It’s nice being a normal family once again, doing simple things together.
My husband and daughter are having a rare father-daughter day. They visited the Motor Vehicle Licensing department to switch her driver’s license over to Washington State. Upon entering, they were pleasantly surprised to find they were the only customers. When asked how they could be helped, my husband replied that this was the first time he’d ever seen a government licensing department empty, especially at 10:30 a.m. on a Saturday morning. The ladies behind the counter chuckled.
Expecting to wait an inordinate amount of time, my husband and daughter found themselves with hours to kill before seeing our tax accountant. Without me offering a myriad of suggestions, they opted to have a nice breakfast nearer the accountant’s office. That ate up an hour. When I called to see how they were doing, they had another couple of hours to waste. They spent it walking around the few small shops in the area. Since both had their Nooks, they figured they’d read or play games to while away the remaining time.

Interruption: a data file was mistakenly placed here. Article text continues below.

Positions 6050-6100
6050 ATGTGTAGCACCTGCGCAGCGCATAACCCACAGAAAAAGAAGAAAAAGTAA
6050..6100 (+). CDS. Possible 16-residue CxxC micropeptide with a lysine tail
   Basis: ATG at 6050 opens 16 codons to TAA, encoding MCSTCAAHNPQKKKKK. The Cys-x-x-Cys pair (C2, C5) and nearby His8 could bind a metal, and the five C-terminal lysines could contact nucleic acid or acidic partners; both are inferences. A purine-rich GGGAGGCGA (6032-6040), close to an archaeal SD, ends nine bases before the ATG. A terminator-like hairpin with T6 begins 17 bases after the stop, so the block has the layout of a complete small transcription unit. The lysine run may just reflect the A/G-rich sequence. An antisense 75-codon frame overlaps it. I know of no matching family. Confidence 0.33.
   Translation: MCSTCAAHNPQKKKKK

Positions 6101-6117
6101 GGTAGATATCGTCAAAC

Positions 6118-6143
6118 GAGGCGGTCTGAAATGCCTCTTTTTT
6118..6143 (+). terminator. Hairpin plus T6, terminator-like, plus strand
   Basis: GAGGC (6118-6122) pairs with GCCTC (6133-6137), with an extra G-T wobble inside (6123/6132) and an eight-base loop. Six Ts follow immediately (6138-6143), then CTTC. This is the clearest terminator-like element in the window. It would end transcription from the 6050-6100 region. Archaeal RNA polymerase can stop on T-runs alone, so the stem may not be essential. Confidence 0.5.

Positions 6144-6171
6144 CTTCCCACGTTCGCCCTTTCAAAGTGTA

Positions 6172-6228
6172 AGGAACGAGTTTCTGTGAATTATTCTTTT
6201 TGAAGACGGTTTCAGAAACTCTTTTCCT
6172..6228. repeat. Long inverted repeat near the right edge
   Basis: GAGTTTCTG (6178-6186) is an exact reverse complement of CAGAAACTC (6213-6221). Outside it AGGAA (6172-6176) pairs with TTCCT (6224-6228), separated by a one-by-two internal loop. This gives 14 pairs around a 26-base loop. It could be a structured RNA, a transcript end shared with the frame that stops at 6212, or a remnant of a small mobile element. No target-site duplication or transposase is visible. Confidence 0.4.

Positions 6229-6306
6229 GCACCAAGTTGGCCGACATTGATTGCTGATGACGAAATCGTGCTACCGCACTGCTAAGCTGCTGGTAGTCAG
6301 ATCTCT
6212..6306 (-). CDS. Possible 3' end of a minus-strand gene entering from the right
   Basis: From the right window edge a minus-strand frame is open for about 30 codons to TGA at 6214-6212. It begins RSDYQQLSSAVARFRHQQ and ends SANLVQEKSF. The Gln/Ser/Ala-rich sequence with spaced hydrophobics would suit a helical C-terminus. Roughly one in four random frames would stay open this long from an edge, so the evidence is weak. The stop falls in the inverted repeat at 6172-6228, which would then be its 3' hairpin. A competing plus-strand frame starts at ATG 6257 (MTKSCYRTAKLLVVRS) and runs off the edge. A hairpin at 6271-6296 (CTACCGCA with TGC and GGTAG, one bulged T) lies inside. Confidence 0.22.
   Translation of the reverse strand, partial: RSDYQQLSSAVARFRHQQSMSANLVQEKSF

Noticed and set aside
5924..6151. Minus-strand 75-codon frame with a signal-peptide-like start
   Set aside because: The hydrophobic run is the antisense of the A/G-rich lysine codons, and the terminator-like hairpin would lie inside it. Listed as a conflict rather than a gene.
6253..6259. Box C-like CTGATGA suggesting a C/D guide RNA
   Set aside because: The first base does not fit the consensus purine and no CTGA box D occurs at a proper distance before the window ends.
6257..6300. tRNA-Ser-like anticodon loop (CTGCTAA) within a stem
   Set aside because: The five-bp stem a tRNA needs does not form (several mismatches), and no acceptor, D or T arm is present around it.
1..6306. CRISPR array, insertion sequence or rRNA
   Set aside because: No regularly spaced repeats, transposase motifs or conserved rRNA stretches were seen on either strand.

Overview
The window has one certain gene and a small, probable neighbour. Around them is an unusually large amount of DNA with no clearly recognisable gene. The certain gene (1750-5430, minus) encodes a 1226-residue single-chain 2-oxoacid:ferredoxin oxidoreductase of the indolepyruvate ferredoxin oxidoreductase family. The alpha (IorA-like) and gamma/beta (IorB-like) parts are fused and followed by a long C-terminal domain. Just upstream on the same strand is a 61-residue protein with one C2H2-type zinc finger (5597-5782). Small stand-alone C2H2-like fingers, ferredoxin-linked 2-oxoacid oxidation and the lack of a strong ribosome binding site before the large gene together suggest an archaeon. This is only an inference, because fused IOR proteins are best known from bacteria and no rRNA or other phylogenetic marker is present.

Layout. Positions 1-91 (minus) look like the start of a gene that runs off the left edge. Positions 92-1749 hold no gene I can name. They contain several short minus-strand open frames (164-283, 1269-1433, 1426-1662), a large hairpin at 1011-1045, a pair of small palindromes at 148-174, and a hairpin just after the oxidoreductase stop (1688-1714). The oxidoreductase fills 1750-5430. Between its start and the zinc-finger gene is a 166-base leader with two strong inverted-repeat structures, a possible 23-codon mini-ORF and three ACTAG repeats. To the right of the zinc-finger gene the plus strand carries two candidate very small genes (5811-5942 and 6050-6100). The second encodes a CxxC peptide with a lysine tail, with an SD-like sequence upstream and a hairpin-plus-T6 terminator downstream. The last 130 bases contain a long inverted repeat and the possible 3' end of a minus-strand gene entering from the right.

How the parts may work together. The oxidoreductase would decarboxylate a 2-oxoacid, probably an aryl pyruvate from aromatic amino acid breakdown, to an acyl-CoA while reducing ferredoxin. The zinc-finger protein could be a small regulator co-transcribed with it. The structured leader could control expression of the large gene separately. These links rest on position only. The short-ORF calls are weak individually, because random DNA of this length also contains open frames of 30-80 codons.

Our family is fortunate to spend so much quality time with one another. It’s been the driving force in our lives. Or I should say…in my life.
Not having had a father, and having to share my mom’s attention with so many siblings while she was our sole breadwinner, meant I clung to whatever thread of stability I could find.
Children crave stability. Without it, they flounder as adults.
With my husband and daughter, I found the home I’d been without for so long. Happily, we will always love and support one another through all the changes life still has in store for us.
Last night I learned from an older brother that our eldest brother is dying.
I remember Stanley as being shy and gentle, with a nice laugh, and a tall, lanky frame. From what I can recall, he never lacked for female companionship. I think he had 3 wives and just as many children. I can’t be sure because I rarely saw him or them. Sadly, we were worlds apart as to…where we lived…and our life experiences. Bridging the gap never seemed a possibility because he was such a loner.
Nonetheless, I will always remember my brother affectionately for trying to help mend a broken bridge between another sibling and myself. The moment was awkward and she never took up the challenge to right things between us. Being the youngest, and unable to drum up the courage to speak of the past hurt, I clung to my husband seated beside me and kept my head lowered until the moment past.
Broken families beget broken people who find better lives for themselves…
…and never look back with regret or remorse or bitterness…